AFP: Foreign ministers of Islamic nations gather on Monday in Baku for a meeting expected to be dominated by the crisis over Iran’s nuclear programme, as well as developments in the Palestinian-Israeli conflict and in Iraq. by Hassen Fakih
DUBAI, June 18, 2006 (AFP) – Foreign ministers of Islamic nations gather on Monday in Baku for a meeting expected to be dominated by the crisis over Iran’s nuclear programme, as well as developments in the Palestinian-Israeli conflict and in Iraq.
“The Palestine question and the Arab-Israeli conflict, and the current situation in Iraq” will head the agenda of the meeting, the Organisation of the Islamic Conference (OIC) said in a statement ahead of the meeting.
The meeting will also address “cooperation of the Islamic Republic of Iran with the International Atomic Energy Agency,” the statement said in reference to the strained relations between Iran and the West over Iran’s programme of nuclear enrichment.
OIC chief Ekmeleddin Ihsanoglu visited Tehran in early June and stressed, following a meeting with firebrand President Mahmoud Ahmadinejad, “Iran’s right to own nuclear technology for peaceful purposes.”
The same week, he traveled to Moscow, which has so far opposed the threat of sanctions against Iran over its nuclear ambitions.
The OIC chief has remained tight-lipped about his discussions with Russian President Vladimir Putin, which the OIC said focused on “issues of common interest,” but the Iran question was believed to be the main topic.
The OIC meeting comes as international pressure on Tehran appears to be easing following US indications that Iran’s reaction to recent proposals has been “positive”.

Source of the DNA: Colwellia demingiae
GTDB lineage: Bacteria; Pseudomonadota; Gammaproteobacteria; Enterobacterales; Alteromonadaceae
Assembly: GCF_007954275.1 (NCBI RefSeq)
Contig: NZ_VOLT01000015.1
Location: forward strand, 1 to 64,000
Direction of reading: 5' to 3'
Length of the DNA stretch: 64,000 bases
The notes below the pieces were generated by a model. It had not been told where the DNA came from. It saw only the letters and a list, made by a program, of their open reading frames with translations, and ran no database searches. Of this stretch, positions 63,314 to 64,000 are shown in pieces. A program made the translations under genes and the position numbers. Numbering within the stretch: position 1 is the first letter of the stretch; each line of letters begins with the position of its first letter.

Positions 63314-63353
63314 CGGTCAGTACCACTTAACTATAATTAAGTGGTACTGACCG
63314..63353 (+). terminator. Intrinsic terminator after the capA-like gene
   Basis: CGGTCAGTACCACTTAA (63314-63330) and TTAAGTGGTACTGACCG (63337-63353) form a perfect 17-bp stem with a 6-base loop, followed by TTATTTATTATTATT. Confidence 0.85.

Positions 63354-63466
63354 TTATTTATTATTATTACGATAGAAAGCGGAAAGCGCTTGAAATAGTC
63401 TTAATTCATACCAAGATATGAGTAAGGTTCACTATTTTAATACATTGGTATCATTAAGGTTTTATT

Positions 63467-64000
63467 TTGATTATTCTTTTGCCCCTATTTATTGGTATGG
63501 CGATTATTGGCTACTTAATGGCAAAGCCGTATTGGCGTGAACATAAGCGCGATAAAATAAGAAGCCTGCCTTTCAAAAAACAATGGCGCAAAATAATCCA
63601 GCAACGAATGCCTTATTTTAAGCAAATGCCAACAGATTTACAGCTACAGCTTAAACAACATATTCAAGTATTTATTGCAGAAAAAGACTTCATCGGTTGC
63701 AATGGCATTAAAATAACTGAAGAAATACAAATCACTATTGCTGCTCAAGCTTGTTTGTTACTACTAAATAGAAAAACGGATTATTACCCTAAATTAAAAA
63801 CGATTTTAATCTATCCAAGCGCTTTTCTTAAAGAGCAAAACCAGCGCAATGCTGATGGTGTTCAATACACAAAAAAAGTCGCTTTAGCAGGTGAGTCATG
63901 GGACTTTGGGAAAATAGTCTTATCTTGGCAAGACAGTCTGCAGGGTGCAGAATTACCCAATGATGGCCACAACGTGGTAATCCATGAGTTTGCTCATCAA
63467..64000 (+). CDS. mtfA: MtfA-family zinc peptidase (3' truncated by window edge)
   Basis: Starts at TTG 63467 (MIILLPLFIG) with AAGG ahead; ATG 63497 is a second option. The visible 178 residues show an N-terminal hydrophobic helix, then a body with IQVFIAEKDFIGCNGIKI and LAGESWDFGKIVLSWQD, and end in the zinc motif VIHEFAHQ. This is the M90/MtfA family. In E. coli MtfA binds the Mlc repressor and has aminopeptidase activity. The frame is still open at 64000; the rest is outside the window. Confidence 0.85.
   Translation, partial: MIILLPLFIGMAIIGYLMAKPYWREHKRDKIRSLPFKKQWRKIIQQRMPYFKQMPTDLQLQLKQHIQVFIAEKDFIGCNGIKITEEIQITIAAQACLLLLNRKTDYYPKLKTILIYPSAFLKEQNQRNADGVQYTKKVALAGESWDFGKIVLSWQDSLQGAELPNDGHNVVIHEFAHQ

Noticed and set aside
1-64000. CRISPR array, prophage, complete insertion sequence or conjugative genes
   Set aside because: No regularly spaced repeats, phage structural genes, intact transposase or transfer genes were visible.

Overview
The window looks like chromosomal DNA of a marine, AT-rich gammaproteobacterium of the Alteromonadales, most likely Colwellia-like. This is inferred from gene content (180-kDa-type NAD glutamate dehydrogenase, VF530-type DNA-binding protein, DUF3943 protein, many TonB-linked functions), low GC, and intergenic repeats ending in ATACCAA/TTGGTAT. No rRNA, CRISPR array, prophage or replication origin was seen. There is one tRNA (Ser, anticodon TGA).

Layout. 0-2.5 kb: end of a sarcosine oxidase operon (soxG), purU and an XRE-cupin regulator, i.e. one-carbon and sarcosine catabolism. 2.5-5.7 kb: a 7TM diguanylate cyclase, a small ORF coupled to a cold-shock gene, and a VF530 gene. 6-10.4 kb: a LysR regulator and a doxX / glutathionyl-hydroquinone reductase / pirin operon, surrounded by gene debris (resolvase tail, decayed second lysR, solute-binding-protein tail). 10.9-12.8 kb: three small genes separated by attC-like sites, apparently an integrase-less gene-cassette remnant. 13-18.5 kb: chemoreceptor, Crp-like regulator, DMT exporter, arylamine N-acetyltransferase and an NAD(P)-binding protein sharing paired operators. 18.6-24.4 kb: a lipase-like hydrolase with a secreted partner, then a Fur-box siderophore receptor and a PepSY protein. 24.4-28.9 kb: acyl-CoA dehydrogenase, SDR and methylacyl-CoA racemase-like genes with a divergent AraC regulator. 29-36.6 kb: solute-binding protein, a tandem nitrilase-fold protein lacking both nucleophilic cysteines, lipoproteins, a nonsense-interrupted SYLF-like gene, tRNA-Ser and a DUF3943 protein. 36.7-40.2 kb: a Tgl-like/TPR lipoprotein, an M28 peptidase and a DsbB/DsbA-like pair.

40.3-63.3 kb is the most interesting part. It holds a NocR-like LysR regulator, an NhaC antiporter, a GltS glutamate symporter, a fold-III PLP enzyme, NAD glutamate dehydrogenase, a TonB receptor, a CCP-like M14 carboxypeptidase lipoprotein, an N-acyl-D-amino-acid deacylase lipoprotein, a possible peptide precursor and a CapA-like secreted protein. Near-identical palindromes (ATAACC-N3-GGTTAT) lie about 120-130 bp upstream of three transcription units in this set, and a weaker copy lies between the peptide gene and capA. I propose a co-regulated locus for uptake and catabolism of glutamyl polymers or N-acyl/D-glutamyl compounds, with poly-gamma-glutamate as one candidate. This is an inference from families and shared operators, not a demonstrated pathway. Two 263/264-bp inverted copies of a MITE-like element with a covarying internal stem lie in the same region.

A proposed package of incentives includes the lifting of some US trade sanctions and international support for the building of new light-water reactors in Iran. It was made on June 6 by the United States, China, Russia, Britain, France and Germany.
The easing of pressure on Iran might spare the ministers of the OIC’s 57 countries having to choose between supporting fellow member Iran or accepting the Western push to curb Iran’s nuclear ambitions.
Iran’s neighbours have expressed fears of the environmental hazards of Tehran’s nuclear programme, mainly fears of leakage from the reactor being built by the Russians on the Gulf shores of Bushehr.
Emirati Foreign Minister Sheikh Abdullah bin Zayed al-Nahayan said during a meeting of the Gulf Cooperation Council in Riyadh last week that the six GCC states feared a potential “radioactive leak from an Iranian nuclear power plant, which could cause an enormous ecological catastrophe by polluting the waters of the Gulf.”
The OIC statement gave no details on exactly what issues would be raised in Baku with respect to the Israeli-Palestinian conflict and to Iraq, and officials could not be reached for comment.
Among other issues expected to be discussed in Baku is the crisis that erupted over the publishing of cartoons depicting Prophet Mohammed in the European press and elsewhere, said the OIC.
“The crisis over the cartoons that are offenive to Islam… and Islamophobia are part of the most important topics to be discussed by foreign ministers,” the Jeddah-based organisation added.
The ministers will also discuss “economic problems facing less-developed Islamic countries, in addition to… (ways to) establish an Islamic common market”.